Abstract: Multiple hypothesis testing is a fundamental problem in high dimensional inference, with wide applications in many scientific fields. In genome-wide association studies, tens of thousands of tests are performed simultaneously to find if any SNPs are associated with some traits and those tests are correlated. When test statistics are correlated, false discovery control becomes very challenging under arbitrary dependence. In the current paper, we propose a novel method based on principal factor approximation, which successfully subtracts the common dependence and weakens significantly the correlation structure, to deal with an arbitrary dependence structure. We derive an approximate expression for false discovery proportion (FDP) in large scale multiple testing when a common threshold is used and provide a consistent estimate of realized FDP. This result has important applications in controlling FDR and FDP. Our estimate of realized FDP compares favorably with Efron (2007)'s approach, as demonstrated in the simulated examples. Our approach is further illustrated by some real data applications. We also propose a dependence-adjusted procedure, which is more powerful than the fixed threshold procedure.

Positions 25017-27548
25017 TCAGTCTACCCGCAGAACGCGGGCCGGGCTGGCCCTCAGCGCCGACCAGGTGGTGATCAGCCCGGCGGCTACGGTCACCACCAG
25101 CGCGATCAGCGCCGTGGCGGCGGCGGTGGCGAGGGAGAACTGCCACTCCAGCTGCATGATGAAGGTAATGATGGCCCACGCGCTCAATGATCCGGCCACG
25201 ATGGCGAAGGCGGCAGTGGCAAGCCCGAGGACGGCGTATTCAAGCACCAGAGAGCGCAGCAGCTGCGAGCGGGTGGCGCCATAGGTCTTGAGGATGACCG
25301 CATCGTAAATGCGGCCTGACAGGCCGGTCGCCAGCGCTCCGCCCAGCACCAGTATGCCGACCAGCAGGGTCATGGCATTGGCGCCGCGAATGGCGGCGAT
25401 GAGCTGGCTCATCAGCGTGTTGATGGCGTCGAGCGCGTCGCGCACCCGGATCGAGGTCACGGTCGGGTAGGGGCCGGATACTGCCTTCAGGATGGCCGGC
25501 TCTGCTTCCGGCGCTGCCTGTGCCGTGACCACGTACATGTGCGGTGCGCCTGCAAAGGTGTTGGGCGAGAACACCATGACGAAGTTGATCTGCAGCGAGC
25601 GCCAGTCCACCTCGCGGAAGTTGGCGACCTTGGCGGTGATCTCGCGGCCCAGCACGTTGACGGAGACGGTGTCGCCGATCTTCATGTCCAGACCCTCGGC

152 citations


References
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Journal ArticleDOI
TL;DR: A new method for estimation in linear models called the lasso, which minimizes the residual sum of squares subject to the sum of the absolute value of the coefficients being less than a constant, is proposed.